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Table 1. Demographic and psychometric characteristics of believers and non-believers; for numeric variables means and standard deviations in parenthesis with t-tests (or Welch tests) and Cohen's d were presented and for dichotomous variables (sex, compliance, borderline > 10) number and percentage in parenthesis with X2 test and Cramer's V was presented.

The study was conducted in October-November 2020 in Poland, during a period of the “second wave” of the COVID-19 pandemic. At that time, the number of cases had been increasing from moderate to high (20). No vaccines were then available in Poland. The study was a part of a larger research project, but the analyses reported here are completely novel. It was conducted online and consisted of a series of self-report questionnaires.

Statistical power was calculated with G*Power 3.1 analyses (21). According to this, our sample size allowed for detection of an effect of partial R2 increase of.05, α = 0.05 with a power of 0.99. All analyses were conducted using IBM SPSS 26 for Windows with Andrew F. Hayes 3.4.1 macro for SPSS (22).

Measures

To measure borderline symptoms we used the Polish adaptation1 of the Borderline Personality Inventory [BPI; (23)]. Its short version consists of 22 true-false items which refer to the diagnostic criteria of borderline personality disorder. The BPI identifies patients with borderline personality organization in high agreement with the clinical criteria as well as with the Gunderson's criteria for BPD. It is recommended as an instrument to assess the borderline personality organization, BPD, and borderline features in disorders from Axis I and II (24). However, it ought to be noted that the measure is self-report based and provides insight into symptomatology, but it cannot be considered equivalent to observer-based clinical diagnosis. The borderline personality indicator was created by summing the “true” responses, each such response is 1 point. The cutoff point for borderline personality is 10 points. The measure had a satisfactory reliability in our study (Cronbach's α = 0.86).

To measure defense mechanisms, the Polish version (1) of Defense Style Questionnaire-40 [DSQ-40; (25)] was used. It assesses 20 defense mechanisms andconsists of 40 items (two items per each mechanism). Participants responded by indicating how much they agree with each item using a 9-point Likert scale (1= completely disagree, 9 = completely agree). In the current study, three mechanisms were of interest: splitting (Cronbach's α = 0.48), denial (Cronbach's α = 0.50) and dissociation (Cronbach's α = 0.51).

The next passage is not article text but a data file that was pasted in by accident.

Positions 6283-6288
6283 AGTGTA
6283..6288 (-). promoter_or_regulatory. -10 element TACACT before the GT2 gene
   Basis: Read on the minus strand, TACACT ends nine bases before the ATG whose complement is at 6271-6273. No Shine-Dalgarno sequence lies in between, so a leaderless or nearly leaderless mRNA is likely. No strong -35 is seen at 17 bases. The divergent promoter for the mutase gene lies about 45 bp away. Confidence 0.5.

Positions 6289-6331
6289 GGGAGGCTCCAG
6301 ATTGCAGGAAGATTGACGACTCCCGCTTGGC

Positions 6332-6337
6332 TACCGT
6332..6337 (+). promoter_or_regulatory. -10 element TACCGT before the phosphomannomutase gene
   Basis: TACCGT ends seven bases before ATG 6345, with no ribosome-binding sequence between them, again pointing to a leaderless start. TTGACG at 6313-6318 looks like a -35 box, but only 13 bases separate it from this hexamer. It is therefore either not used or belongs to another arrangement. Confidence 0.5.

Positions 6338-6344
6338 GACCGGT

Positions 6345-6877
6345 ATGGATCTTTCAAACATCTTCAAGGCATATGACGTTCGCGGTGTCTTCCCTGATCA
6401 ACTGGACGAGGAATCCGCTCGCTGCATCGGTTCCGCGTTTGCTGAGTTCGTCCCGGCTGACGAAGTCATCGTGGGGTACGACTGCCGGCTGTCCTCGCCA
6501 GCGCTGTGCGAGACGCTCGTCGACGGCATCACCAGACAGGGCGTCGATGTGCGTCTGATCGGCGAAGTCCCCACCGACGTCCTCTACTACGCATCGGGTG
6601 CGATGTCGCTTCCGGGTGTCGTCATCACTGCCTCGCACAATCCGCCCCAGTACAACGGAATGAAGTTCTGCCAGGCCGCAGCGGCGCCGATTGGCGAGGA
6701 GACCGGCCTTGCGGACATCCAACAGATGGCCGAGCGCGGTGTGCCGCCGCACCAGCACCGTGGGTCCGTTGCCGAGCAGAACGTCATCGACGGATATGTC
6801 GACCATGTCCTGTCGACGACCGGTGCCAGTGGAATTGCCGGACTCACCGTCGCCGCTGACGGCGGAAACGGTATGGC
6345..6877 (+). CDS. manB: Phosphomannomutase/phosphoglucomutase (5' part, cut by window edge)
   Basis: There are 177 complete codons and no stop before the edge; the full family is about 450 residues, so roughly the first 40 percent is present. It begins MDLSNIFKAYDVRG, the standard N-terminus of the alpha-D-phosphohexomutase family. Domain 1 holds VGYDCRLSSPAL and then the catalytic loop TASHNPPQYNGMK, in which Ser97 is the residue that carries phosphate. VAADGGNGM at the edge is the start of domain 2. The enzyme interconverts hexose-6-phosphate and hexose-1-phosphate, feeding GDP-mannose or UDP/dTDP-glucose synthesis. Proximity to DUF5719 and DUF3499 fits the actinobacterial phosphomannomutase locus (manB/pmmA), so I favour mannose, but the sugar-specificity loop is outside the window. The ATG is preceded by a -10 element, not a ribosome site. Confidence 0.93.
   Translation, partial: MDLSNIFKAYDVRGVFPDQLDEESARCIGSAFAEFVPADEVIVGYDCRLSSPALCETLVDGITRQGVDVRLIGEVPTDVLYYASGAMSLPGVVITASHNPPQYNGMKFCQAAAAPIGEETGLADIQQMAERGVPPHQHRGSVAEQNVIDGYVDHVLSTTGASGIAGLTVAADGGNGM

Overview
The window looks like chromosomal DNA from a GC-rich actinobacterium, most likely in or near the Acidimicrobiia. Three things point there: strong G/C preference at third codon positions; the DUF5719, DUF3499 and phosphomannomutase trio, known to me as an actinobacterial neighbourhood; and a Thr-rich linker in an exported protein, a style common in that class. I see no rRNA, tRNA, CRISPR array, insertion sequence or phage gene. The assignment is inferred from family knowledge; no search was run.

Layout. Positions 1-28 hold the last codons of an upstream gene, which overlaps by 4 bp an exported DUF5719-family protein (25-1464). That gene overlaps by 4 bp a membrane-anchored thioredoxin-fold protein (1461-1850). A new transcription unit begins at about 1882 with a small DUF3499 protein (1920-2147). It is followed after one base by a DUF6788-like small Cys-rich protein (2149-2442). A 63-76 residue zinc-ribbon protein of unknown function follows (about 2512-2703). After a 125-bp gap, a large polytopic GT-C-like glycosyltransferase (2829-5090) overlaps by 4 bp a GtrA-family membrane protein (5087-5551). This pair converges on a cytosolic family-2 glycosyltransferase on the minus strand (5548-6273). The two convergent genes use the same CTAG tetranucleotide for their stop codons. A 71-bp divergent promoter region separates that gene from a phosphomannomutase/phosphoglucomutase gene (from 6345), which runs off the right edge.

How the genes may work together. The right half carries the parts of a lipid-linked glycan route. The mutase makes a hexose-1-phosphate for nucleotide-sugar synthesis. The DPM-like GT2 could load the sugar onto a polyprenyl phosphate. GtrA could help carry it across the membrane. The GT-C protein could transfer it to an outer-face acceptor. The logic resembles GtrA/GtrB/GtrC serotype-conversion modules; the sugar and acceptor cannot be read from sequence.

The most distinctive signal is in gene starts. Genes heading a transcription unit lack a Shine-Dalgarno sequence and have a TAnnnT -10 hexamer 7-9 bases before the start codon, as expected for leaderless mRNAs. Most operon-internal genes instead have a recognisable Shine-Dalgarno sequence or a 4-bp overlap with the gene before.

To measure believing in COVID-19 we used a question asking “Do you believe in the global coronavirus pandemic of SARS-CoV-2?.” The participants marked their answers on a yes-no scale.

Results

Results showed that there were more believers (N = 504, 70%) than non-believers (N = 216), χ2 (1) = 115.20, p < 0.001. Comparison between believers and non-believers indicated that number of men and women was similar. However, believers were lower on borderline symptoms scale, less often exceeded the cutoff for the borderline organization diagnosis and used less Denial, Dissociation and Splitting mechanisms than non-believers. Table 1 presents means and frequencies of study variables in believers and non-believers with comparison statistics.

Further analysis showed that greater Borderline symptoms were related to Splitting, r = 0.30, p < 0.001, Denial, r = 0.12, p = 0.002 and Dissociation, r = 0.13, p = 0.001, and Dissociation and Denial were closely related to each other, r = 0.62, p < 0.001 and less strongly to Splitting (Dissociation, r = 0.26, p < 0.001, Denial, 0.34, p < 0.001). Next, three separate mediation models were tested using PROCESS version 3.4.1. macro (22), where non-believing (0—believing; 1—non-believing) was the predictor of borderline symptoms and one of the three defense mechanisms was the mediator. In Table 2, coefficients for each model are presented.

TABLE 2
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Table 2. Coefficient in models testing relationship between believing vs. non-believing in COVID and borderline symptoms mediated through splitting, denial, and dissociation.

The total effect of Non-believing on Borderline symptoms was significant, B = 0.91, SE = 0.36, t = 2.49, p = 0.013, 95% CI [0.19, 1.63], β = 0.20. Results showed that all three mechanisms partially mediated this effect, Splitting, B = 0.34, SE = 0.11, 95% CI [0.13, 0.56], β = 0.07, Dissociation, B = 0.13, SE = 0.06, 95% CI [0.02, 0.27], β = 0.03, Denial, B = 0.11, SE = 0.05, 95% CI [0.01, 0.23], β = 0.02. The direct effect became non-significant when Splitting was included, but was still significant when Denial and Dissociation effects were accounted for.

Discussion

The current study shows that ~30% of the sample reported not believing in the COVID pandemic. Non-believers scored slightly higher on borderline symptoms (d = 0.20) and used more maladaptive defense mechanisms than believers. The association between borderline personality symptoms and COVID denial became non-significant after controlling for both their associations with splitting (but not with denial and dissociation), highlighting the possibility that splitting is responsible for the link between the two. These findings confirm that splitting is a psychological defense that is considered a central marker of borderline personality disorder symptoms (26).

The COVID-19 virus is life-threatening, and the pandemic constitutes both an intensive and chronic stressor. In such demanding situations the ego's defenses may weaken or even collapse, leading to decompensation (2729). Such a failure could result in extreme anxiety and the ultimate defense of the ego from annihilation, which could be dissociation. It is characterized by feeling cut off from oneself, seeing oneself from outside one's body, or feelings of unreality (4). To prevent this state and defend against what one experiences as an overwhelming event or trauma, the ego might use splitting (30). This is an exact defense mechanism against extreme anxiety that is related to dissociation and death. Patients compartmentalize memory: one part of the ego may stay in touch with the non-disturbing reality while the other one may lose this contact and reject all aspects that are viewed as too distressing. The individual might even construct an alternative, more desirable reality (30).